Abasca Resources Continues to Focus on Uranium Exploration at its 100%-Owned KLS Project and to Evaluate Flake Graphite Potential at its Loki Zone

February 20, 2024 – Saskatoon, Saskatchewan: Abasca Resources Inc. (“Abasca” or the “Company”) (TSX V: ABA) is pleased to provide exploration updates on the 100%-owned, 23,977-hectare Key Lake South Uranium Project (“KLS”) in Northern Saskatchewan and to announce its exploration plans for 2024. The Company continues to focus on advancing its exploration at KLS towards a uranium discovery and is planning a 5,000 metres drill program to test prospective target areas and trends. A re-sampling program to evaluate graphite potential in what is now referred to as the “Loki Zone” is planned after recent assay and QEMSCAN analyses of samples in the Campbell target area returned significant results from the 2016 drill program.

Drill Program

In 2023, the Company completed two drill programs totalling 10,135 m. The programs were designed as initial follow-up to historic shallow drilling conducted in 1978 and 1979 that intersected graphitic fault zones and local clay alteration. In addition to intersecting anomalous uranium mineralization at the Mustang target area (see news release on May 24, 2023), the 2023 drilling confirmed prospective graphitic structures and local oxidation, bleaching, silicification, and clay alteration.

The 2024 drill program is planned to continue the methodical testing of prospective uranium targets at KLS, including parts of the Mustang-Seager Lake conductor corridor along strike of the Key Lake uranium deposits, as well as the Campbell and Zimmer target areas (Figure 1).

  • The Mustang-Seager Lake trend is part of a regional conductive corridor that extends along-strike toward the Key Lake uranium deposits. The KLS Uranium Project includes 10 km of this corridor that comprises multiple stacked graphitic fault zones and includes anomalous uranium up to 1,260 ppm U that was intersected at the Mustang target area in 2023. The 2024 drilling will focus on testing structural breaks and bends in the central and northern segments of this largely untested corridor (Figure 2).
  • The Zimmer target area is located in the central part of the Project area and the 2024 drilling plans to follow-up on previously intersected clay alteration.
  • The western section of the Campbell target area was previously drilled in 2016 and intersected anomalous uranium up to 2,160 ppm U in a sample from drillhole KS-CC16-13. In addition, an intensely graphitic fault zone was intersected over 40 m of core length and has a known 2 km strike-length. The 2024 drilling at Campbell is planned to follow-up on the anomalous uranium intersection, as well as test the extents of the main fault zone to evaluate its economic potential for graphite in the Loki Zone.

Brian McEwan, VP Exploration, stated: “The intersection of re-activated graphitic fault zones, hydrothermal alteration, and anomalous radioactivity in the 2023 drilling keep us optimistic that we are on the right track. We have only tested a narrow portion of the prospective corridors at KLS, and we are confident in our systematic approach to determine where we should focus our efforts in future exploration programs.”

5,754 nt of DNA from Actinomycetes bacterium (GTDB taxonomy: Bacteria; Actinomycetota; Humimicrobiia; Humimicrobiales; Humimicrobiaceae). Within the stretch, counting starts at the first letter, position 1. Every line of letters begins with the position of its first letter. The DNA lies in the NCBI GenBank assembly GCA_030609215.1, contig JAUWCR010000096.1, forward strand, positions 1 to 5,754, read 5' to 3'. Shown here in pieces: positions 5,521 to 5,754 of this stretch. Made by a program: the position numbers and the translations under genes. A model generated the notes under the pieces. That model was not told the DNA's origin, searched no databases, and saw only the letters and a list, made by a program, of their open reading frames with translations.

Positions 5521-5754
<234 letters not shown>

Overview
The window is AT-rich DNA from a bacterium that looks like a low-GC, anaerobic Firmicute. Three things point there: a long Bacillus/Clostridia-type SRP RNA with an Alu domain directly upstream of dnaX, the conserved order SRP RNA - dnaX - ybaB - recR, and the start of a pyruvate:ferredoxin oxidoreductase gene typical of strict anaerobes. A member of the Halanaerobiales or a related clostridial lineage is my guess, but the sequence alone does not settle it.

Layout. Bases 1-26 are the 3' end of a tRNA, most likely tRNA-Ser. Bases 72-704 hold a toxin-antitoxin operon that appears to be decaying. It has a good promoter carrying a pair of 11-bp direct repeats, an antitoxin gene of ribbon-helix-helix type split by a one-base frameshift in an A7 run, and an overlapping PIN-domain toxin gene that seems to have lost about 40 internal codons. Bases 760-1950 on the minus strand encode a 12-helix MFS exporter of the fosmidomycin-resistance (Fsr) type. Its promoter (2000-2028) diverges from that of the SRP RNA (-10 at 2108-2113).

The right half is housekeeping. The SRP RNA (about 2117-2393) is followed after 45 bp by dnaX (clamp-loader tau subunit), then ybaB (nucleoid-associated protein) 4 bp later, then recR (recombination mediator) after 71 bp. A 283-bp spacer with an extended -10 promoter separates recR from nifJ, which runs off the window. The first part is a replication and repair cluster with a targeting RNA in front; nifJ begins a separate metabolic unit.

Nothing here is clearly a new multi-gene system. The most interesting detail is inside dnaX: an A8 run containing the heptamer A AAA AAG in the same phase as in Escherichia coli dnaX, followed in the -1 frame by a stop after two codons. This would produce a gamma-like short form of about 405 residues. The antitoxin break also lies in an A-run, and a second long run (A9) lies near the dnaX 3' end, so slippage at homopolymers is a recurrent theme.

Loki Zone Graphite

In addition to uranium, Natural Resources Canada also lists graphite as a critical mineral. Graphite is one of six critical minerals considered essential for priority supply chains for modern clean technologies such as batteries for Electric Vehicles (EVs). Recent review of the drill cores from a drilling program conducted in 2016 at the Campbell target area (Figure 3) concluded that further evaluation of its graphite potential is warranted. The 2016 drilling intersected a moderately-dipping strongly graphitic fault zone over a 2 km strike-length. Intersections of the graphitic fault were within the first 200 m of each drillhole and up to 40 m down hole (Figures 4 and 5). The extents of the fault zone are currently open along-strike and down-dip.

Samples from the 2016 drill program, stored at SRC Geoanalytical Laboratories in Saskatoon, were selected for graphite content as an initial test to determine further work (Table 1). Several samples were also selected for flake size and morphology analysis by QEMSCAN. The samples were originally collected to evaluate pathfinder elements as part of uranium exploration and therefore only representative samples were collected and the entire graphitic zone and its surrounding area was not sampled.

 Loki Flake Graphite Highlights

  • Strongly graphitic fault zone with intersections up to 40 m down hole and a 2 km strike-length.
  • Shallow mineralization – intersections within first 200 m of drilling and open down-dip.
  • Multiple intersections with total graphite greater than 10%, including up to 22.2% in a 50 cm sample in hole KS-CC16-12.
  • Median diameter passing percentage for 10 samples selected for QEMSCAN: 147 μm, including a sample up to 214 μm.

Resampling of the graphite mineralization in 2016 drillcore is planned to be completed during the summer in conjunction with the 2024 drill program.